Visit the sick, and you will heal yourself.
The ill person may be a Sufi master,
And your kindness will be repaid in wisdom.
Even if the sick person is your enemy,
You will still benefit,
For kindness has the power to transform
Sworn enemies into firm friends.
And if there is no healing of bad feeling,
There certainly will be less ill will,
Because kindness is the greatest of all balms.
(Rumi, of course)
I spend a significant chunk of my time each week in hospitals. Some of the people I visit are going to die soon and know it, some don’t know they are dying or are denying it, and some are like the rest of us- dying eventually but stopping for a moment to have a baby, get a knee replaced, or unclog some arteries.
I always touch when I’m visiting there, much more than I do with a healthy person on the street or in the office. Hands, cheeks, shoulders, and a kiss on the forehead- I want the person in the bed to remember that not all touches are demands to roll over, expose the vein in your right arm, or a dreamy prelude to “Wake up!” I’m human, though, and sometimes it’s hard to touch, and especially to kiss, but the other person is human, too, so touching always wins.
There are also times when I want to cry, and a few times with those who know they are dying, and who know that I know, that I’ve gone ahead and wept. Why be falsely brave? These are persons who have affected me as a person, and not only as a pastor, and I will miss them. There are some points, with some people, when I must say “screw the professionalism,” and simply be me. I think it’s probably better to be leaving knowing beyond any possible doubt that you are loved and will be missed, than not.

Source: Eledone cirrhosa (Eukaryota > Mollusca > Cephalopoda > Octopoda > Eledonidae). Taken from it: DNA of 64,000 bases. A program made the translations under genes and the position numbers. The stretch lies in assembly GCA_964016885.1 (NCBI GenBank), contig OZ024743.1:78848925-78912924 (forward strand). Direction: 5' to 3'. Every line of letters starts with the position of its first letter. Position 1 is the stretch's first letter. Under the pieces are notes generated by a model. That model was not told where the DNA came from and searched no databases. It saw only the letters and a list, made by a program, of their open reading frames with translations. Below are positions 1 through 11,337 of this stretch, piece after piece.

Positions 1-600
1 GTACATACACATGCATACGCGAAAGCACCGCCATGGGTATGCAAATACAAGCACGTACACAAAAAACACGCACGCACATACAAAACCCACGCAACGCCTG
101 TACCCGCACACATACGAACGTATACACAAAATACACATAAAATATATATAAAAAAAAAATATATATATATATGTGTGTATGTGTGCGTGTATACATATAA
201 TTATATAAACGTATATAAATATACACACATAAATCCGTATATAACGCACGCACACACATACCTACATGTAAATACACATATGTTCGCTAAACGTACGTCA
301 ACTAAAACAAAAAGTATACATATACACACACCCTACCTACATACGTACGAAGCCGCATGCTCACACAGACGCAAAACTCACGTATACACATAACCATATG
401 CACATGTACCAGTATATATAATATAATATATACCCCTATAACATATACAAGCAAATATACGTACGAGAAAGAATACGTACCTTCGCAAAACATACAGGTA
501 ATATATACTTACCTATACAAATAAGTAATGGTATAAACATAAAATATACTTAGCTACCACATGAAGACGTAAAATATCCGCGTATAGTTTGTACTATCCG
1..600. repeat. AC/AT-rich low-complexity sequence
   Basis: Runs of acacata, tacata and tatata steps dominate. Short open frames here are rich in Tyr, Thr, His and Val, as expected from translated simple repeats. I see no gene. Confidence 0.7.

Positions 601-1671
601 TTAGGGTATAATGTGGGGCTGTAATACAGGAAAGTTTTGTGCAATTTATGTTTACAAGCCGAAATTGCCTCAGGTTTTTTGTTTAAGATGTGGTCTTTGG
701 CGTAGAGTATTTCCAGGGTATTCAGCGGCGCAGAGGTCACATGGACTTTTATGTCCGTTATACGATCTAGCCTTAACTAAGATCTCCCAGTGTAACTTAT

Sometimes people show me sutures, wounds, and rashes that I don’t want to see. I guess they think preachers have a supernatural ability to not be aghast at some sights, so I steel myself for those potential moments. Only once did I purposefully foil the possibility: when I sensed one young first-time mother was about to show me her episiotomy, I rushed to the head of her bed where that would have been impossible.
I have learned much, so much though, from those who know they will not leave that bed they are in alive. Almost always, there is acceptance, and that acceptance is not always dependent on the intensity of their spirituality, or the complexities of their belief in an after-life. It has much more to do with “the things of the earth, growing strangely dim.” Regrets, guilt, hope, wishes- all of those things we who are healthy and sure we have unlimited days ahead of us in which to suffer or realize, become liberatingly irrelevant. Masks fall. The past and the future become the abstractions they actually are. Serenity moves in.
It is one of the greatest moments in another’s life, and to be able to witness that time of what may be never-before-realized freedom is a gift. In the end, again- for most people- death is not fearsome enemy they had spent their lives, to one degree or another, fearing. Sister Death, St.Francis called her; she is a vital and necessary part of Life.